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#42: Idaho Weather Slows us Down

After a last night in Washington State, we pointed the minivan towards Glacier National Park where we entered from the east side and were immediately greeted by some snow, a bunch of elk, and a massive moose that sat in the middle of the road and looked our van up and down, unimpressed, before slowly walking away. We hiked to a beautiful waterfall, and drove through as much of the park as the snow allowed us to. We then decided to head South that night, with the eventual destination of the Sawtooth Wilderness area in Central Idaho.

Soon after we left the park the snow picked up significantly, which made van driving on the dirt roads in Northern Montana very difficult, and turned the three hour drive to Helena, Montana into nearly a six hour trip. We drove the rest of the way to Idaho the next day, and fished at Boundary Creek. We saw a bunch of fish, but almost all of them could be clearly identified as Rainbow Trout in the clear water, not the Cutthroats we were after.

I managed to catch one of these fish, which turned out to be a unique kind of Rainbow trout called a Red Band Rainbow Trout, one that I had not heard of before.

We drove down and spent the night outside the mountains in the direction of Boise, and set out again the next morning. After stopping at a fly shop in the area, we decided to head as deep into the mountains as we could get in search of these trout, as the runoff was even worse than it had been in Montana, and most of the creeks were washed out with too much water.

We spent the day fishing different creeks way up in the mountains, and saw many herds of Pronghorn Antelope, a species that neither of us had seen in the wild before. Also called Prairie Antelope. Also not actually Antelope. We didn't manage any fish that day though, or even see any in the seething water. We decided to try over in the direction of the Wyoming border, hoping that the snow melt was not impacting the fishing as much over there. We spent the day fishing in the mountains on the west side of the Teton Valley, but everywhere we tried was nearly impossible to fish, as the creeks were just overflowing with water. We went back down into the valley and tried to fish the Snake river for a bit until it got dark. No luck.

The next day, we went and had breakfast with Debbie Birch, a cousin of one of my dad's friends, and we were shown around the area by Leon Birch, who grew up in the area and had owned bison and cattle there for many years. He was very familiar with the fishing in the area, and showed us a couple spots we could try, as well as mentioning the Teton river on the other side of the mountains. We thanked him and went to the Teton that afternoon, before high winds pushed us to try Henry’s Fork of the Snake River, which was much more sheltered, running right through a canyon. I had a good sized rainbow trout on, but it spit the hook, and we talked with a local angler who said the rainbows far outnumbered the cutthroat. We kept it up until it got too dark, and then drove down towards the town of Saint Anthony, where Debbie was kind enough to offer us a room at the hotel she worked at.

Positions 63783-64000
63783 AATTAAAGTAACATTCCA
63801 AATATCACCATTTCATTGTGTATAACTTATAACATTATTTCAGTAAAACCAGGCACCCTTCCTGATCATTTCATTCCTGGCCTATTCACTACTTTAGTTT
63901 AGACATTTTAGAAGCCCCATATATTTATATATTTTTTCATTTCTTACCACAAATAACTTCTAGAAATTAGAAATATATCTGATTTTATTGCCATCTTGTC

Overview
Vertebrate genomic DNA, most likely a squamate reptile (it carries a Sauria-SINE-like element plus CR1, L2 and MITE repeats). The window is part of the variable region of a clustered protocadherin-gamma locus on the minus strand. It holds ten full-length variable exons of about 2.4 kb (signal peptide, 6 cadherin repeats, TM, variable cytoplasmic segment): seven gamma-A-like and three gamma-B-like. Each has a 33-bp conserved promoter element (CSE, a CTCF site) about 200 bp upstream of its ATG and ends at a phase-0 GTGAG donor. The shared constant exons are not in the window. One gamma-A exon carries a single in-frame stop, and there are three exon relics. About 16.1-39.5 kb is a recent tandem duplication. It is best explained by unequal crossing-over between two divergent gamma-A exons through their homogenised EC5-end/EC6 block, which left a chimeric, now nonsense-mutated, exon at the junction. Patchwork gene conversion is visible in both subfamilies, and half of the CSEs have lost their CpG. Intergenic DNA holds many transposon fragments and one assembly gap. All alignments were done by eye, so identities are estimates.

The next morning we set out in the direction of West Yellowstone, an area where Leon had shown us a couple spots, and then stopped in at a fly shop to ask for some extra help. We were told we could try to fish the outlet creek of Henry’s Lake. This was perfect, as we had been working against the conditions due to rain and snowmelt, and now we finally had a spot where the flow of water was controlled due to a dam. We started wading up towards the dam, and saw some good sized fish, but in isolated pockets. After about an hour, we turned a corner and stumbled across a pool full of 12+ inch long Cutthroats! We definitely did not expect in a creek that small. They were cruising around in the deep pool, eating bugs off the surface. Several more were sitting in the rapids below the pool. I threw in a cast and very quickly got a bite and had the fish netted soon after, and it was not long before one of the fish in the rapids came to check out the still water and Daniel caught it. We did not have a very long trip back to the car, and decided to drive to Wyoming and through Yellowstone National park that afternoon.

Finally success! We did not mind driving around Idaho though - beautiful state with so much to see.



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